“She also educated us about female anatomy and what causes the menstrual cycle. She made me realize that prejudices and attitudes toward women are based on unfounded myths and not on scientific knowledge,” she said.

Htar Htar explains that the concept of female empowerment and gender equality are fairly new in Myanmar, and while most emerging female-driven initiatives are centered around empowering women financially through employment opportunities, her focus is a little different.

“My focus is more about tackling the problem at its root. There is no emphasis on meetings and skills development in my programs. The idea is to bring about a gradual behavior and social change by addressing attitudes and cultural barriers from the outset,” she said.

During the workshops, the participants are invited to share the various myths they have been taught to believe, and naturally there is a level of shyness and awkwardness present when the topics of sexuality and pleasure start getting discussed.

“We teach them that sexuality is not just about sex and sexual organs. It is also about orientation, health, empowerment and how you see yourself. For most women, [the workshop] is their first experience of learning about their bodies and they show a lot of interest. There is a growing consensus among women, and even men now, that sex education should be a part of the school curriculum,” she said.

Thanks to funding from donors and sponsors, Akhaya has been able to educate thousands of women across Myanmar, and train multiple NGO staff, business leaders, and faith-based organizations on the need to include comprehensive discussions about women’s empowerment through sexuality. One of the most important points of contact was with women in government which Htar Htar believes can lead to major reform in the country.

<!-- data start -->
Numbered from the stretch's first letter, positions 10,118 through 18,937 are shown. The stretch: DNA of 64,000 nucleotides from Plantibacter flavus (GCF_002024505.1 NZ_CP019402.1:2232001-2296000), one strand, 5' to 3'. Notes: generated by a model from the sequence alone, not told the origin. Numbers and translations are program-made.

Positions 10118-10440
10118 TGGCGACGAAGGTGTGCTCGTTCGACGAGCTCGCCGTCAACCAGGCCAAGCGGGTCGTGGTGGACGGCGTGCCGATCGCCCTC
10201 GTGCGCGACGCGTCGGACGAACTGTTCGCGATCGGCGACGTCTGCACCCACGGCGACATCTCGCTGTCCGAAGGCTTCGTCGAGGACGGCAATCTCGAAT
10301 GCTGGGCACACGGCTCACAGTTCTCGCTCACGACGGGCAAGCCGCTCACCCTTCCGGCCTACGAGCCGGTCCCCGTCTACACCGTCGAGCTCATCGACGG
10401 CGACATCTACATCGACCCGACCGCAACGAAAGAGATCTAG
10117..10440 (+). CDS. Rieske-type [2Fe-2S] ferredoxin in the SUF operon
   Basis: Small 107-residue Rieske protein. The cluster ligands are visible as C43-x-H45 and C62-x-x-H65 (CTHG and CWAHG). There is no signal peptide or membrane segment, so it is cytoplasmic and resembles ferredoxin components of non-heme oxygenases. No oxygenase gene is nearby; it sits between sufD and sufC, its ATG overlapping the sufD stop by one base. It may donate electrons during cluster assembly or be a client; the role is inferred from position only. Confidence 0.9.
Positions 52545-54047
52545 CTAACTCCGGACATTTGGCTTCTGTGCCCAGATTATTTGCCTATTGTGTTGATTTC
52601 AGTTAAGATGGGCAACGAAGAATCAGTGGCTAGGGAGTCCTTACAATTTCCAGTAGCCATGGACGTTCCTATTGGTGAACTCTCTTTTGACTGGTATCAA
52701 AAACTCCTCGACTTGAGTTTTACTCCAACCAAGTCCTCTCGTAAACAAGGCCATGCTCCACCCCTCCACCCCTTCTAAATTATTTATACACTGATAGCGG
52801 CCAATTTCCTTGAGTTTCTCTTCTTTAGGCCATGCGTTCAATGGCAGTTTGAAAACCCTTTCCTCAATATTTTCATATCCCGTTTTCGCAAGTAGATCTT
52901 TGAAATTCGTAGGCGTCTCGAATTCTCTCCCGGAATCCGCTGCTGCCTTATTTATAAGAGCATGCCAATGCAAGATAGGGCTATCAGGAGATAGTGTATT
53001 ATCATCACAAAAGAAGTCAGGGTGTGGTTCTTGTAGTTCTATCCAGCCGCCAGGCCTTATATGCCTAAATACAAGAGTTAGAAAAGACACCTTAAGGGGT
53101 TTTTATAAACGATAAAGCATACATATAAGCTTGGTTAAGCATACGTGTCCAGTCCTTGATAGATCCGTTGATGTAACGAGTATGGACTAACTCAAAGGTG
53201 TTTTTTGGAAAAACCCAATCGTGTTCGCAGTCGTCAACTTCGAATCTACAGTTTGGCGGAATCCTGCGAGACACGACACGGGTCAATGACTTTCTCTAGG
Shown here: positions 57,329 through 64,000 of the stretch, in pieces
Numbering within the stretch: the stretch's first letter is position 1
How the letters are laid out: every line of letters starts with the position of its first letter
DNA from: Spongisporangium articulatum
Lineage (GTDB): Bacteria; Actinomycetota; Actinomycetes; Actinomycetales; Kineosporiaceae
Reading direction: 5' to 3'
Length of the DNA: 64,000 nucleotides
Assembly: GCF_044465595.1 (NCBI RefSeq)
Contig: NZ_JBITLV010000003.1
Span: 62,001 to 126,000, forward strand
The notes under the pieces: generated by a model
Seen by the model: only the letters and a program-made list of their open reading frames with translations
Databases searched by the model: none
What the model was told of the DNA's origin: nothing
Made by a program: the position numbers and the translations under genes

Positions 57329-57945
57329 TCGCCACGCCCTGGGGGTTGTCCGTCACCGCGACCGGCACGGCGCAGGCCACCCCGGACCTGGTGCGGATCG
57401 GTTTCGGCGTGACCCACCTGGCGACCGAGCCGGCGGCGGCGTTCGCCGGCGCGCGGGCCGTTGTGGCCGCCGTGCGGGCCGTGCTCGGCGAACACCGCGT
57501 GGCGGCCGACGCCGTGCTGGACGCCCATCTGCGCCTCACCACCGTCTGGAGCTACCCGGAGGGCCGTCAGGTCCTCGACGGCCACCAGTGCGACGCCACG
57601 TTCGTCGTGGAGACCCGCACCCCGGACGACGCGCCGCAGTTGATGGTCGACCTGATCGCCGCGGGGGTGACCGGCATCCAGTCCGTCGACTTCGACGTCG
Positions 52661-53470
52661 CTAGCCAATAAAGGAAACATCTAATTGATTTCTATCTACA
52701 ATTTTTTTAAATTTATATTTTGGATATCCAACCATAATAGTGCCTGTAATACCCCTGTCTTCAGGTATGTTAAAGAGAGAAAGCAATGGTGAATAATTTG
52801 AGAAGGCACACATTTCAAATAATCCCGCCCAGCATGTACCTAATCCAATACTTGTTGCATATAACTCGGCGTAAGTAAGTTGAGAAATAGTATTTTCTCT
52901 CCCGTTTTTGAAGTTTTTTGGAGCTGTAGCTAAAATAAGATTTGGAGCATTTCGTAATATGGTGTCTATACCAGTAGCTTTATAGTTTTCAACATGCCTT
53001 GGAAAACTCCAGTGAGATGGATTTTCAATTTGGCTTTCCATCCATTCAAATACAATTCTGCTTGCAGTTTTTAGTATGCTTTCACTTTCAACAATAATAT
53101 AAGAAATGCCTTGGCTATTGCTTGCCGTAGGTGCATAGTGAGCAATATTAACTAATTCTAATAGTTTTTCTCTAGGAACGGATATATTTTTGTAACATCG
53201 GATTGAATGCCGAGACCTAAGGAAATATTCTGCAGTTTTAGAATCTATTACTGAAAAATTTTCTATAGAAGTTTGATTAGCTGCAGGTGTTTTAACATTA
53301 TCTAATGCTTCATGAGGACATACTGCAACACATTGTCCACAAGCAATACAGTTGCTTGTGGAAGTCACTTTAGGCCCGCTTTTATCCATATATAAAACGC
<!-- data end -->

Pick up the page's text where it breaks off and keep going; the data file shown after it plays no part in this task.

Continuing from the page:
“At the end of it, we highlighted various loopholes in our laws on rape and crimes against women. We urged the parliamentarians to adopt a more comprehensive definition of rape to prevent and protect women and girls from violence,” she said.

They have also seen nuns attend their workshops, which shows how valuable their curriculum is in reaching across different societal borders.

“Religious leaders are often the first point of contact for women who face violence in the community. In the past, violence in the family wasn’t taken seriously and women were asked to compromise, but now religious leaders understand it’s a crime and they provide victims with counseling and help them file a complaint with the police,” she explained.

With the growing knowledge around the close link between lack of sexual empowerment and high rates of sexual violence toward women, Akhaya Women is more than just a charity, it is going to be an important tool for an entire generation of women in Myanmar to understand their equal worth and take ownership over their bodies, away from harmful cultural mindsets.

To learn more about Akhaya Women, their programs, or how to get involved, visit their website.